It also could be a slow process. Someone in decent shape, unwhipped, etc. could last for days. As such, the troops had an iron bar that after three days (or other period specified) they would use to break the legs of those being crucified so that they died more quickly.

In contrast, what we now know as the Christian-style cross took a bit more time. The cross-member had to be fitted in place and secured, and it took several people to raise it up with the victim on it, get it into the prepared hole, and wedge it in place. For most riff-raff/scum (as the Roman’s saw it), the tau-cross was the cheaper and better option, and could be re-used many times.

Attack Two: Use of nails. There are about three different attacks, and I will reserve one of them for discussion next.

Again, the Romans were cheap and they were not going to spend any more money on executing the riff-raff than they absolutely had to. For the vast majority, rope was used as it was cheaper and reusable. It was also much easier to produce, even using local products.

Nails, however, were labor intensive to produce which only added to their expense. In construction, they were only used when pegs, wedges, tongue-and-grove and such would not work. Nails also were not always reusable, even from crucifixions because of the various stresses put on them during, and especially after when trying to remove them.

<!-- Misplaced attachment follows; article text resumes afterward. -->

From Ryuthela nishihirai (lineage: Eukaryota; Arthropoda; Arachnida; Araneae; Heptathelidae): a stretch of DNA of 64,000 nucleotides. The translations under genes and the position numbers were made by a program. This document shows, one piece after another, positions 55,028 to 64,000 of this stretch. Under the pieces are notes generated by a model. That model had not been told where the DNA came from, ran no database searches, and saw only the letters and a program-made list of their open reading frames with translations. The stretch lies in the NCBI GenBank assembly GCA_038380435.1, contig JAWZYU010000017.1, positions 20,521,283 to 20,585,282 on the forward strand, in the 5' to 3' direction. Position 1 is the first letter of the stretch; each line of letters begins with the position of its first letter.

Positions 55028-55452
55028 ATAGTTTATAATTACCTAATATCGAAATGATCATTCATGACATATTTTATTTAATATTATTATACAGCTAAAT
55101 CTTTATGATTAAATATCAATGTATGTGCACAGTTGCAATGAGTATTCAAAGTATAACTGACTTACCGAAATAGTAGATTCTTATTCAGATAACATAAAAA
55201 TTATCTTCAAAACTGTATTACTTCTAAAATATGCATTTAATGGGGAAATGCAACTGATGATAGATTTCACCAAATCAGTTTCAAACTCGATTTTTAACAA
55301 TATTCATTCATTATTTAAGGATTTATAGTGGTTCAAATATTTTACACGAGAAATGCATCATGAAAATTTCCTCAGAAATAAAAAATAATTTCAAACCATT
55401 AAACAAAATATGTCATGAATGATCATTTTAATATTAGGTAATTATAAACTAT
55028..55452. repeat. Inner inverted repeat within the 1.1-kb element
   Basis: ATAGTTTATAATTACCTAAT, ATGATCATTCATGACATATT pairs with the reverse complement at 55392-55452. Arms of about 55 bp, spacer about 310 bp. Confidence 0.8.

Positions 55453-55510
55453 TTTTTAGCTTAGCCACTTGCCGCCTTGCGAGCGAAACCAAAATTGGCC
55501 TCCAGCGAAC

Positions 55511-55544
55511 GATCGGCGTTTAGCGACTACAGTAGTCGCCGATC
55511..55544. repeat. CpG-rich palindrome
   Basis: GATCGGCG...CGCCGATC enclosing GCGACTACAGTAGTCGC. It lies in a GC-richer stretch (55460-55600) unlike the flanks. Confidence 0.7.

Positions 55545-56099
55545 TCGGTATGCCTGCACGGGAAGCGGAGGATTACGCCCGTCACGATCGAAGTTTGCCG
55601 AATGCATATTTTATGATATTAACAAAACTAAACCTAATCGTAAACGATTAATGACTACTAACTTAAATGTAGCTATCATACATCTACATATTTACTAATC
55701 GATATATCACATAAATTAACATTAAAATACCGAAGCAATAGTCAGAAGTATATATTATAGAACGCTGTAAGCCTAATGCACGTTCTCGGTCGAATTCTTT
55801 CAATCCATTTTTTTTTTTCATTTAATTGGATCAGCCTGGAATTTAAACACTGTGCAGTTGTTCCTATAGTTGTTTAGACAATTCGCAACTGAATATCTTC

They also seem to have hastened death, and as such were reportedly used on those the Romans wanted to die in quickly. Which meant that they were often used on the royalty/leadership local (subjugated) populations who challenged Rome but a protracted death could cause unrest. See this on a Jewish prince, and I suspect there is a tale to tell behind this story. Especially since I seem to recall recently reading that they had found twelve nails buried with the man.

So, the idea that the Romans never used nails is moot, and they did use them on local royalty and others they wished to die in a hurry. For all that they mocked our Lord, keep in mind that he was by Roman standards treated like royalty. That had defied Rome. For all that it was intended as mockery, the sign above him on the cross, in three languages, proclaiming Jesus to be King of the Jews. You see it abbreviated as INRI (Latin), and INBI (Greek). In their mockery, they also declared him royal.

It also ties back into the charges against him, of which Pilate found him innocent. Pilate did not want to kill him, and so washed his hands of the affair after doing all he could to make it go away quickly. Bit more in a moment.

Attack Three: Positioning of the Nails. What little archaeological evidence we have is that the Romans tended to drive nails through the heel bone. This guaranteed that the condemned wasn’t likely to come loose. There are accounts of nails being used in the wrists, though no archaeological evidence to support that.

Keep in mind that the bodies of people crucified often were not buried, but essentially tossed on a midden heap. Most had rope used on them, not nails. So, there is not a lot of forensic evidence, which some use to attack the account in the scriptures.